GPT or MBR: How do I know?
You can use
parted -lto determine the type of partition table. Eg:
$ sudo parted -l Model: ATA TOSHIBA THNSNS25 (scsi) Disk /dev/sda: 256GB Sector size (logical/physical): 512B/512B Partition Table: msdos Number Start End Size Type File system Flags 1 4194kB 32.2GB 32.2GB primary ext4 boot 2 32.2GB 256GB 224GB primary ext4 Model: ATA Hitachi HDT72101 (scsi) Disk /dev/sdb: 1000GB Sector size (logical/physical): 512B/512B Partition Table: msdos Number Start End Size Type File system Flags 1 1049kB 32.2GB 32.2GB primary ext4 boot 2 32.2GB 996GB 964GB primary ext4 3 996GB 1000GB 4295MB primary linux-swap(v1)
Partition Tablefield shows that I am using a
msdosMBR partition table (the one still commonly used for Linux and Windows) on both disks. From the
partedcan create (and thus hopefully identify) the following types of partition table (or more broadly `disk label'):
bsd dvh gpt - this is a GPT partition table loop - this is raw disk access without a partition table mac msdos - this is a standard MBR partition table pc98 sun
It is worth adding the command for listing a single partition since this is not obvious without some knowledge of
partedand it can be a pain finding the data you need if there are multiple drives. For
/dev/sdayou would do:
parted /dev/sda print
That is a great command, Graeme. Although I've been using Linux for several years, I had never really noticed it. Thanks!
On linux, you can check this via the
gdisktool which should be available for any distro.
gdisk -l /dev/sda
/dev/sdais the device node of the physical drive, not a partition (
/dev/sda2, etc. are partitions).
If you see something that includes:
*************************************************************** Found invalid GPT and valid MBR; converting MBR to GPT format in memory. ***************************************************************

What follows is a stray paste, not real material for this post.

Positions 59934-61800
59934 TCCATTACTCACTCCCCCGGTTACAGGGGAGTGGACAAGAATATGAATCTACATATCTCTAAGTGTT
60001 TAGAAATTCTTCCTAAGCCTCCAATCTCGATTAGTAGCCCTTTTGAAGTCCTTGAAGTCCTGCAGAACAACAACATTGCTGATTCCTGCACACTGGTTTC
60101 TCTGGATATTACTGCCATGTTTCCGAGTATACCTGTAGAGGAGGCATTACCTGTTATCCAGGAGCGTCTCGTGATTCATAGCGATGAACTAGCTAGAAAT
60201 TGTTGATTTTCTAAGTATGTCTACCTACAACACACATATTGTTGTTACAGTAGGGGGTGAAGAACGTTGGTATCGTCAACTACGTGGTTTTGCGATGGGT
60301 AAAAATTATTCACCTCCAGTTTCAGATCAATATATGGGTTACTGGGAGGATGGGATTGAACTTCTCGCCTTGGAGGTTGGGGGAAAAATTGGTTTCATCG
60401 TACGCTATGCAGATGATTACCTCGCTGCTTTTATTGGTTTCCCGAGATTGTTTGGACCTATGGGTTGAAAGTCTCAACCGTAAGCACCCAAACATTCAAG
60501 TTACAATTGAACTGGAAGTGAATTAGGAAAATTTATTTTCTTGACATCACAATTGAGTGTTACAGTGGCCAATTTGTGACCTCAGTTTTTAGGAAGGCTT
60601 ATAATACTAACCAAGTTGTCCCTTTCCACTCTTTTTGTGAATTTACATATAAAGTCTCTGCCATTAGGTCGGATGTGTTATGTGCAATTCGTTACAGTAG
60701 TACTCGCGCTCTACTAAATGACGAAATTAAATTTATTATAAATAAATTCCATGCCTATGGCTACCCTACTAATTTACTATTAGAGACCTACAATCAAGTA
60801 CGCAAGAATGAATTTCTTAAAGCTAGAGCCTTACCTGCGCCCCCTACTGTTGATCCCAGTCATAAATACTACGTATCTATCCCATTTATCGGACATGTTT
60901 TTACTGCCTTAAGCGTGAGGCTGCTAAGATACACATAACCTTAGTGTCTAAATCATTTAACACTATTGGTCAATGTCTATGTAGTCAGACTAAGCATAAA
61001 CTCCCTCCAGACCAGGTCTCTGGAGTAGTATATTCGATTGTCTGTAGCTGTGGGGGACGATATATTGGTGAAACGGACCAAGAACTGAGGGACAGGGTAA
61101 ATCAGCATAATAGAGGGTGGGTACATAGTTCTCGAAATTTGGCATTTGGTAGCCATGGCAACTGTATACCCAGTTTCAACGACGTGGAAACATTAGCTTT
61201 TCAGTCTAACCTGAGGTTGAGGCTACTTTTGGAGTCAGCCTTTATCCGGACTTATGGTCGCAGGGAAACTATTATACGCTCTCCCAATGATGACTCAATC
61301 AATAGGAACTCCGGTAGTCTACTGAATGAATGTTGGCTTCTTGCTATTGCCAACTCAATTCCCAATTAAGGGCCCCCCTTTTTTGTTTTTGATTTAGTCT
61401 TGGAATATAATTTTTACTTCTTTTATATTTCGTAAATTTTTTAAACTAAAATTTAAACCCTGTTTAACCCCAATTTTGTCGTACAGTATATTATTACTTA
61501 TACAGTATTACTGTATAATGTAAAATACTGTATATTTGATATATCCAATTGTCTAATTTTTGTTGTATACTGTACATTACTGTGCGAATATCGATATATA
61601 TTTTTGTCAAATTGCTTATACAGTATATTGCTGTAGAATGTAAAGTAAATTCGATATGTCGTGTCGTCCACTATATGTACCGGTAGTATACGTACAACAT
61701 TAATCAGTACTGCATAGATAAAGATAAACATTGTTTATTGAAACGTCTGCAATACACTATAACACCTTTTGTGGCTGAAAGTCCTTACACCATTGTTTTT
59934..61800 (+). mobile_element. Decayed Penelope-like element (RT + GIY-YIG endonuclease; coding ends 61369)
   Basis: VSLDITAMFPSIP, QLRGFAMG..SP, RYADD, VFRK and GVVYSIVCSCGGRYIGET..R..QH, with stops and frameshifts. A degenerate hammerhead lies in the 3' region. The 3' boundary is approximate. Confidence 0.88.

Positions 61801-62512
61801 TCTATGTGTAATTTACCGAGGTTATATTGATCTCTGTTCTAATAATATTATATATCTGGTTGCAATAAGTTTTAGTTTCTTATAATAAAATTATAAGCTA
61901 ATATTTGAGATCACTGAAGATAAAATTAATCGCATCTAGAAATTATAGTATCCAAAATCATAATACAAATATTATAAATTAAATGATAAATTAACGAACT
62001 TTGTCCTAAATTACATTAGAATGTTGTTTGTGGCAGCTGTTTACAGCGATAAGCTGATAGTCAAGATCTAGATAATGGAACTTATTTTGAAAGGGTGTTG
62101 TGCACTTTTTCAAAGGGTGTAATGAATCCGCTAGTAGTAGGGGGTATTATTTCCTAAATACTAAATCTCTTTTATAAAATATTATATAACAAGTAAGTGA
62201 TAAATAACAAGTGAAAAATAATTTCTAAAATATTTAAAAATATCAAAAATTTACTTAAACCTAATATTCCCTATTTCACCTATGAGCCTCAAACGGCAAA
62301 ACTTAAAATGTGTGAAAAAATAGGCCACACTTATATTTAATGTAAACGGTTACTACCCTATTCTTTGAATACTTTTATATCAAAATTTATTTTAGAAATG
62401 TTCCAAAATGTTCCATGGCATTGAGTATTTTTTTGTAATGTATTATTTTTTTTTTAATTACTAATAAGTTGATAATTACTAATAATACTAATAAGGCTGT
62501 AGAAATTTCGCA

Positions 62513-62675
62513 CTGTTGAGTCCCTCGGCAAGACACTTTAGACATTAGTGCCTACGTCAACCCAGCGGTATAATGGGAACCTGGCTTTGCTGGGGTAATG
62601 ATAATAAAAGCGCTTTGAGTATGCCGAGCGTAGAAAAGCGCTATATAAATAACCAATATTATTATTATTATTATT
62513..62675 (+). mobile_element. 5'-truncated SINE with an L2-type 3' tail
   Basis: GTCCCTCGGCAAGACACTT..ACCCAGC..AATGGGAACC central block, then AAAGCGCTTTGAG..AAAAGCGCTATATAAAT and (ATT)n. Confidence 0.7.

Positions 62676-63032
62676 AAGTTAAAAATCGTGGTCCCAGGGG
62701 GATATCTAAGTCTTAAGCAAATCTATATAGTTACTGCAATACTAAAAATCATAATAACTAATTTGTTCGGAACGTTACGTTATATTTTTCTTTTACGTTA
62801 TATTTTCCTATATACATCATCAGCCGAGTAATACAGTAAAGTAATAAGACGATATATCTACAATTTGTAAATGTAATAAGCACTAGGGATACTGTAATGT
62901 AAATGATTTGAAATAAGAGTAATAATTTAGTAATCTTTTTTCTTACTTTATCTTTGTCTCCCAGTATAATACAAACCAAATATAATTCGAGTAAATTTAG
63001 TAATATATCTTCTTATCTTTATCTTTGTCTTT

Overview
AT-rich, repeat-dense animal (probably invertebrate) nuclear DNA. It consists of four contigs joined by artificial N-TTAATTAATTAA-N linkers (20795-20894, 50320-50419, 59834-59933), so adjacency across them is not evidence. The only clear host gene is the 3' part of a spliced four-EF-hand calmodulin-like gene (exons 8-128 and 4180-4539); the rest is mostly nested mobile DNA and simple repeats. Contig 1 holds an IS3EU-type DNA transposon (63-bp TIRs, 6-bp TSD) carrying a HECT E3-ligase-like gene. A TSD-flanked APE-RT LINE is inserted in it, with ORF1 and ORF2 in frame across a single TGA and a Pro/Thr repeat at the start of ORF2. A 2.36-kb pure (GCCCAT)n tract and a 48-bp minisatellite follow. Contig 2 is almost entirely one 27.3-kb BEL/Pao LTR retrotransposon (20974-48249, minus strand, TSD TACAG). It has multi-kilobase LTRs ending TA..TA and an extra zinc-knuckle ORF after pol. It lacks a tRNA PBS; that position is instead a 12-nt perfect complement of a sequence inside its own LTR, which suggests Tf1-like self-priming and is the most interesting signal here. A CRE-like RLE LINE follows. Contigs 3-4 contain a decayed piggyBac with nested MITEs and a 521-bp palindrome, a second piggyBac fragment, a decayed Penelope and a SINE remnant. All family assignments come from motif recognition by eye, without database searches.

You have a MBR style disk. Don't worry, this did not do any harm.
If you don't see this warning, you have a GPT disk, or a hybrid GPT/MBR disk. The later are used mostly on Apple machines intended to dual-boot versions of MS Windows which do not support GPT.
gdiskwill indicate this with:
Found valid GPT with hybrid MBR; using GPT
They may also be used in other situations where support for both styles is required.
Or the reverse - trying to use `cfdisk` on a GPT partition will also result in a warning.
If not installed and not in a `gdisk` package, it can be found in the `gptfdisk` package... at least on Gentoo.
@orion I would not recommend that as some versions of tools like `fdisk` or `cfdisk` may support GPT and therefore not show an error.
For me `gdisk` detects a hybrid GPT+MBR partition table and gives `Found valid GPT with hybrid MBR; using GPT.`. This seems to be the only method which will detect a hybrid table.
As the OS was not specified, here is FreeBSD way of doing things.
All is done through the
gpartcommand (short for GEOM partioner - nothing to do with GNU).